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How do Pilots Check the Weather Before Flying?
How Do Pilots Check the Weather Before Flying?
An old aviation aphorism states that there are old pilots and bold pilots, but no old, bold pilots. Going flying without first checking the weather would be sort of like gambling in a casino but with no way to win and many ways to lose. So it is universally recognized by all pilots that one of the keys to a long and prosperous aviation career involves thoroughly checking the weather before committing aviation.
The methods which pilots have used over the years to investigate the weather along their route and at their destination have been continually updated over the years through advances in technology. The Weather Bureau, a predecessor to the National Weather Service, first established an aerological department in 1914 to meet the growing needs of aviation.
Since that time, government provided weather services have been the backbone of aviation weather but that is changing. With the coming of the internet, aviation weather became more democratized and the advent of wireless connectivity means it has never been easier to have access to high quality weather information and graphics wherever a signal is available.
There are many products currently available for pilots to use as a source for weather information but one I've been using has been a standout. Honeywell's Forge Weather Information Service (WIS) is a fully functioned product for presenting a range of weather observations and forecasts to include high quality graphics for pilots. The app is available for both Windows and iOS, but I've been using it on an iPad. It is available from the Apple app store and installed easily.
The first thing I noticed about this app is that it's fast. I mean really fast. I have used many other weather apps and it seems that waiting for a radar picture to load can take forever. That is not the case with WIS. Hit the weather uplink button and your weather data is displayed within less than a second. I realize that this time will vary depending on the speed of your underlying data connection, but the uplink was fast in comparison to other products I've used with the same connection.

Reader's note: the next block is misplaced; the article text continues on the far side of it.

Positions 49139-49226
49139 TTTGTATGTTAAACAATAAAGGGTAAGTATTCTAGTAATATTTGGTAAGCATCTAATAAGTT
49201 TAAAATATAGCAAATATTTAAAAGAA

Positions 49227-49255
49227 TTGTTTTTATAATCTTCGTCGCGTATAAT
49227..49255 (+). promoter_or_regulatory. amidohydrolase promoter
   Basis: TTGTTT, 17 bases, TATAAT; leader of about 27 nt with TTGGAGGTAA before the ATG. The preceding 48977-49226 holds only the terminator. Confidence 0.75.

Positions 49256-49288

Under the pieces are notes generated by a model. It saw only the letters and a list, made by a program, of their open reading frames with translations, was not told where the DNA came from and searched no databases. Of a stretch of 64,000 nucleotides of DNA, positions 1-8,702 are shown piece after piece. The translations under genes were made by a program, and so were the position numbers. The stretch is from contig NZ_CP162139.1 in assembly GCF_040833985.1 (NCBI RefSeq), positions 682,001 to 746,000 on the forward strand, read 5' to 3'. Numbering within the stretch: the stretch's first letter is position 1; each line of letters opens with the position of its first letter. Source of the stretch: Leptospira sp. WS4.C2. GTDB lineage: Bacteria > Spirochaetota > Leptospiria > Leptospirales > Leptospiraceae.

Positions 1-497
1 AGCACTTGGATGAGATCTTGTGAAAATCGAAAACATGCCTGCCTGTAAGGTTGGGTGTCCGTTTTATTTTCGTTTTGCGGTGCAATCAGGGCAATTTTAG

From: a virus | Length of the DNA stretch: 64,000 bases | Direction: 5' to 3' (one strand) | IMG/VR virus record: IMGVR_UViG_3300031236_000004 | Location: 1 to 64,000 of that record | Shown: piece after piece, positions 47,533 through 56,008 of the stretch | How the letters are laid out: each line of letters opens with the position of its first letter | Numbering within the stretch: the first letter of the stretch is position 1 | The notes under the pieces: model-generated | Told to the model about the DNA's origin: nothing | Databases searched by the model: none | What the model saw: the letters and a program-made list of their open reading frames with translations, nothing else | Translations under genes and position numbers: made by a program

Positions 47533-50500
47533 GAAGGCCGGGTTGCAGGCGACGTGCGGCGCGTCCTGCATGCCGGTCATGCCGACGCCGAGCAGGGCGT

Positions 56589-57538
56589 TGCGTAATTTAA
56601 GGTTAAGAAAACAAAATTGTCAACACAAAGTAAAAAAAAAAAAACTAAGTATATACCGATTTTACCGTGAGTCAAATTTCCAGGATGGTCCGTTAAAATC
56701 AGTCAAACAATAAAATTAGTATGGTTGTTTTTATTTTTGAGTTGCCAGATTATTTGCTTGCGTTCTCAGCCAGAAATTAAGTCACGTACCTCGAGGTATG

The data that you get is everything you need to safely plan and fly your trip. Multiple overlays are available on the map display to show as much or as little data as you care to see. Again, toggling overlays on or off is nearly instantaneous with no discernible lag to render graphics. Did I mention that the software is fast?
The available map overlays include terrain, airports, navaids, waypoints, political boundaries. Most of these are user selectable to provide information when needed or to de-clutter the display when not needed. Another feature of the app that I have really come to appreciate is an automatic map de-clutter feature that displays information based on zoom level.
You would think that such a feature would be standard on most software to be used while performing an intensive task such as flying but that is sadly not the case. Fumbling through menus to de-clutter a map when you might be trying to avoid a storm is not an optimal use of cognitive resources. The engineers at Honeywell have figured this out, and data such as waypoints, navaids, and airports will automatically change presentation based upon the zoom level. Again, this was quite fast with no lag time for rendering. I found this feature quite useful and it made the software a pleasure to use.
You're In Control